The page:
Each year the Brown University School of Public Health honors outstanding faculty members for excellence in teaching, mentoring, research collaboration, and community engagement. Newly established for 2022 is the Dean’s Community Partner Award, which honors an exemplary local community group engaged in active collaboration with the School of Public Health.
2022 Dean’s Awards
Paul teaches several large, required biostatistics courses, including Practical Data Analysis, R Programming, Big Data, and Data Science, to diverse students including first-year PhD Students, Master’s students, undergraduate statistics concentrators, and data science students. Her students appreciate her teaching methods, including flipped classrooms, group discussions, innovative final projects and fun topics (like solving murder mysteries involving data). Paul has implemented many of the techniques she learned as a Sheridan Scholar and puts in considerable work into staying abreast of the latest teaching techniques. Students praise her accessibility, respectful teaching philosophy, challenging homework assignments, and her encouragement.
A course TA said, “As her TA, I saw that she was dedicated to making the course great. She is knowledgeable, engaging, and has strong communication skills. She implemented a lot of ideas to motivate and interest students.” A faculty colleague said of Paul, "Alice makes time for students outside of office hours and is always willing to spend extra time with students struggling with material. Students recognize that she cares about their learning and mastery of the subject, and they also appreciate the connections she makes between the class material and its application to real world problems and careers."
As Faculty Lead for the development and expansion of the Interdisciplinary Track of the MPH, formerly the Generalist track, Pearlman reviews each student’s concentration plan on an individual basis to make sure the plan has public health content and/or contributes to public health knowledge. In 2021, she provided guidance and individualized mentoring to 40 students who elected the Interdisciplinary track. Pearlman is also a prolific and outstanding master thesis mentor, having mentored over 50 MPH theses since 2005. To her advisees, Pearlman is known for her unwavering support and timely feedback.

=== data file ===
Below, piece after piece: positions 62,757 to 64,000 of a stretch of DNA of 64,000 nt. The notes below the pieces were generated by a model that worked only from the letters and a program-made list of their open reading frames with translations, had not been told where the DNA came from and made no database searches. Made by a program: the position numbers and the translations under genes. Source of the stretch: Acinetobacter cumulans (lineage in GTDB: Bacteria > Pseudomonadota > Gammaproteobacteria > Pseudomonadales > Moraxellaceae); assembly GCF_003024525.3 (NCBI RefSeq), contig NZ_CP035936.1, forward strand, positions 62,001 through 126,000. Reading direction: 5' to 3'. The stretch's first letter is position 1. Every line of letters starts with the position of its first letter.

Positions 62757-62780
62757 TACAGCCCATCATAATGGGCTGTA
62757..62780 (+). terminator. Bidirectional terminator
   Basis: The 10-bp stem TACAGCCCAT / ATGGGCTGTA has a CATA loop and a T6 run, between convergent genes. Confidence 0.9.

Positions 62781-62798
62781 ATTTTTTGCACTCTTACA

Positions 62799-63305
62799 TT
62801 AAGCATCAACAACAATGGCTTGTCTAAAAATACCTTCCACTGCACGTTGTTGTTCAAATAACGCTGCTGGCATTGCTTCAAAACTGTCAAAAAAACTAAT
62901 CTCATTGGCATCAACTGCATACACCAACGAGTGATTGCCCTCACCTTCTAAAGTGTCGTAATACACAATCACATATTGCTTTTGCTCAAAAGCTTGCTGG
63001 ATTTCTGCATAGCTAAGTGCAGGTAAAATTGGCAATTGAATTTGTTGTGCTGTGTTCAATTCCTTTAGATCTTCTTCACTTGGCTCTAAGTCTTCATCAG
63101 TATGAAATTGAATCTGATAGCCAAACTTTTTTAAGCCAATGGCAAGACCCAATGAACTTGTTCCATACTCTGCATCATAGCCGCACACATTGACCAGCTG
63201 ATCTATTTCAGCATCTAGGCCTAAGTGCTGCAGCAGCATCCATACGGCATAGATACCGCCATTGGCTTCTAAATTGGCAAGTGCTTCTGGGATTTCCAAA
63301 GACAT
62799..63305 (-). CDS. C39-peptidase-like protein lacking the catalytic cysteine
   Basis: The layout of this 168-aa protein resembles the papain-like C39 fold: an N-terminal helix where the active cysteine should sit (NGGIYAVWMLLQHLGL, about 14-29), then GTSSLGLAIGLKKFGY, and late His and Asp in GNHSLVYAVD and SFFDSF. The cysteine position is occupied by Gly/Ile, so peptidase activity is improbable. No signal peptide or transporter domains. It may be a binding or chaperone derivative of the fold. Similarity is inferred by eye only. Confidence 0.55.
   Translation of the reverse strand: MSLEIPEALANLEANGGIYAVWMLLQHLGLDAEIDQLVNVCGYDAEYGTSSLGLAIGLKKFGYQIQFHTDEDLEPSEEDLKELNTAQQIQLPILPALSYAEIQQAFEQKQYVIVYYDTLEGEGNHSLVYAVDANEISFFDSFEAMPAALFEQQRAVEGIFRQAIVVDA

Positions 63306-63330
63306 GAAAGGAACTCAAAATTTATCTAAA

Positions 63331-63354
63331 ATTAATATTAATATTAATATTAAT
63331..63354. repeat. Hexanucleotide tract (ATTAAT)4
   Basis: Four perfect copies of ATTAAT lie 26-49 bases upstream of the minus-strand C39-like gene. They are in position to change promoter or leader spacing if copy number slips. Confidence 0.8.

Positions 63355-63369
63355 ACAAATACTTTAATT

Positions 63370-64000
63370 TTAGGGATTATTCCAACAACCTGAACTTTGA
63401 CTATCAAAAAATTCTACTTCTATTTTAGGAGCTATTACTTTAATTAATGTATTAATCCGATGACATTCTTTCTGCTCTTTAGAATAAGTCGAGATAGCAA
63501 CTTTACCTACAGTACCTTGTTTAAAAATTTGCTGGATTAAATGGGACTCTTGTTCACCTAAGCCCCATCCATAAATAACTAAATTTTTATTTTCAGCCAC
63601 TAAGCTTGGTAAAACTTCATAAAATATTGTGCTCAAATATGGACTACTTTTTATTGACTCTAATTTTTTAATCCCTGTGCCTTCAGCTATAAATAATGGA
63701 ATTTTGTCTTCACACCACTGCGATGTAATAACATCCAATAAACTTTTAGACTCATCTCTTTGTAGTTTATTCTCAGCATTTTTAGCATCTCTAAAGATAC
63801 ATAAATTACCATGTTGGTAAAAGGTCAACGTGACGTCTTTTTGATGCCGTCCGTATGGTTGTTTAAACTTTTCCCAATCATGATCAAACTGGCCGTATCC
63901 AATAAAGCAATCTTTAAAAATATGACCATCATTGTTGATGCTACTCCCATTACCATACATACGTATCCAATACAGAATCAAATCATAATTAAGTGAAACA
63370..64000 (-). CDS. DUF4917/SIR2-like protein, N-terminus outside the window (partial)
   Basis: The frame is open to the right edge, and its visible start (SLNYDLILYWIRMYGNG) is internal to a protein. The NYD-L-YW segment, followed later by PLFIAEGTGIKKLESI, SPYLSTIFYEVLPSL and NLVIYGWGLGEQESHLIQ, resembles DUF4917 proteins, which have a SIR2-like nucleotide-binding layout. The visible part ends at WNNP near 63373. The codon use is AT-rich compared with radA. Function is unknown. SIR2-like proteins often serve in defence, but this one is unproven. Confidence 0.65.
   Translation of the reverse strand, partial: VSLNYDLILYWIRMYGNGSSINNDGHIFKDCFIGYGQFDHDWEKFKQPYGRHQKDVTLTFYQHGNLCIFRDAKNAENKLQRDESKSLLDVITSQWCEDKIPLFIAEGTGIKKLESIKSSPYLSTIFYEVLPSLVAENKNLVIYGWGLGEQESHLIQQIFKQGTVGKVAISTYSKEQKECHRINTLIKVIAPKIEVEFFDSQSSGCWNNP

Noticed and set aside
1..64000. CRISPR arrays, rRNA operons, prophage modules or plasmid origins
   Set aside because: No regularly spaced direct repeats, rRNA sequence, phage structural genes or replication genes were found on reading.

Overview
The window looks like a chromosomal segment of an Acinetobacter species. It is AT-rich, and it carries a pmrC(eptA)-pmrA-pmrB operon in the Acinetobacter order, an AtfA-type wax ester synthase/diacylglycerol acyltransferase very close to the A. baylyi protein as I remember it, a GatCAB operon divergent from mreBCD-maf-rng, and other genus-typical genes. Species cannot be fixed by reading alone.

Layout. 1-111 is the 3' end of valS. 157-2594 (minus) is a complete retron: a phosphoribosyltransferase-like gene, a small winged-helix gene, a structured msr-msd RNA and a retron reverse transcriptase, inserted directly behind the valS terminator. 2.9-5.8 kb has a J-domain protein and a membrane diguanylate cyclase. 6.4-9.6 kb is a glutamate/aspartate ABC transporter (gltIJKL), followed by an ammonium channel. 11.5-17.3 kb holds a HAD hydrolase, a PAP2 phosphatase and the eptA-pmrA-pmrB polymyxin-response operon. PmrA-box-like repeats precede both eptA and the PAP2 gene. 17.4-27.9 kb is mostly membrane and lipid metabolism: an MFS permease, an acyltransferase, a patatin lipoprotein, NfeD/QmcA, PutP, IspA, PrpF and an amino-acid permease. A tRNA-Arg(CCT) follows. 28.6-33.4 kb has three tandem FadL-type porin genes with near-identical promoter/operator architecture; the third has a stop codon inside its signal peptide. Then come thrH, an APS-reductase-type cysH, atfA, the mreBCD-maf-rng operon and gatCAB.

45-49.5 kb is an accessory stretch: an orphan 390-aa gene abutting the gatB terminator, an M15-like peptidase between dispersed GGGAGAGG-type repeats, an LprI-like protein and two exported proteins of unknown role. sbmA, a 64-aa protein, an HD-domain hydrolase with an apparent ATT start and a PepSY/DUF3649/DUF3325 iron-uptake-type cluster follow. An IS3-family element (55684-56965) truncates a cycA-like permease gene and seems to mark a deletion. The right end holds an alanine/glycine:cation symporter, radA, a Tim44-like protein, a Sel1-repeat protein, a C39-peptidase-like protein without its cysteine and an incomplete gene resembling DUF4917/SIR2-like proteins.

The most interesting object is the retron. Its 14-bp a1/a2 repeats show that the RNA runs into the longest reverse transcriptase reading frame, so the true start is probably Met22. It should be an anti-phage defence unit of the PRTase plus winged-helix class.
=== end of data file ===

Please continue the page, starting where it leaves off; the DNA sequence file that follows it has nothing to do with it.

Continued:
One student said of Pearlman, “she is committed and dedicated to her work, but most importantly, to helping others achieve the same success.” Another said, “she has made all the difference in my getting through the thesis project, and working with her has made me so much more confident in my public health work.” Finally, another student said Pearlman “is very committed to mentoring, truly cares about the success of her mentees, and constantly inspires students like me to be a 'productive member of society.' Additionally, she is kind-spirited, thoughtful of others, and continually motivates her mentees with her positivity.”
The founding director of the People, Place, and Health Collective, a group at Brown dedicated to conducting research on drug-related harms and their intersections with infectious diseases to support public health practice that is data-driven, people-centered, and place-oriented, Marshall is internationally renowned for his many contributions to the field of substance use epidemiology. In addition to his scientific achievements, Dr. Marshall has had an immeasurable impact on his mentees.
One student said that Marshall “encourages individual development while also fostering a strong working team environment, and cares about the mental health and personal well-being of those around him.” Another said that Marshall is an “ardent advocate for his mentees’ best interests, as well as a model for integrity and rigor in research.” Finally, another said that “he continuously pushed me to new heights as a researcher. He leads by example, strongly encouraging his mentees to explore epidemiologic questions that matter to us and to try out new approaches to finding solutions to some of our society's most pressing challenges.”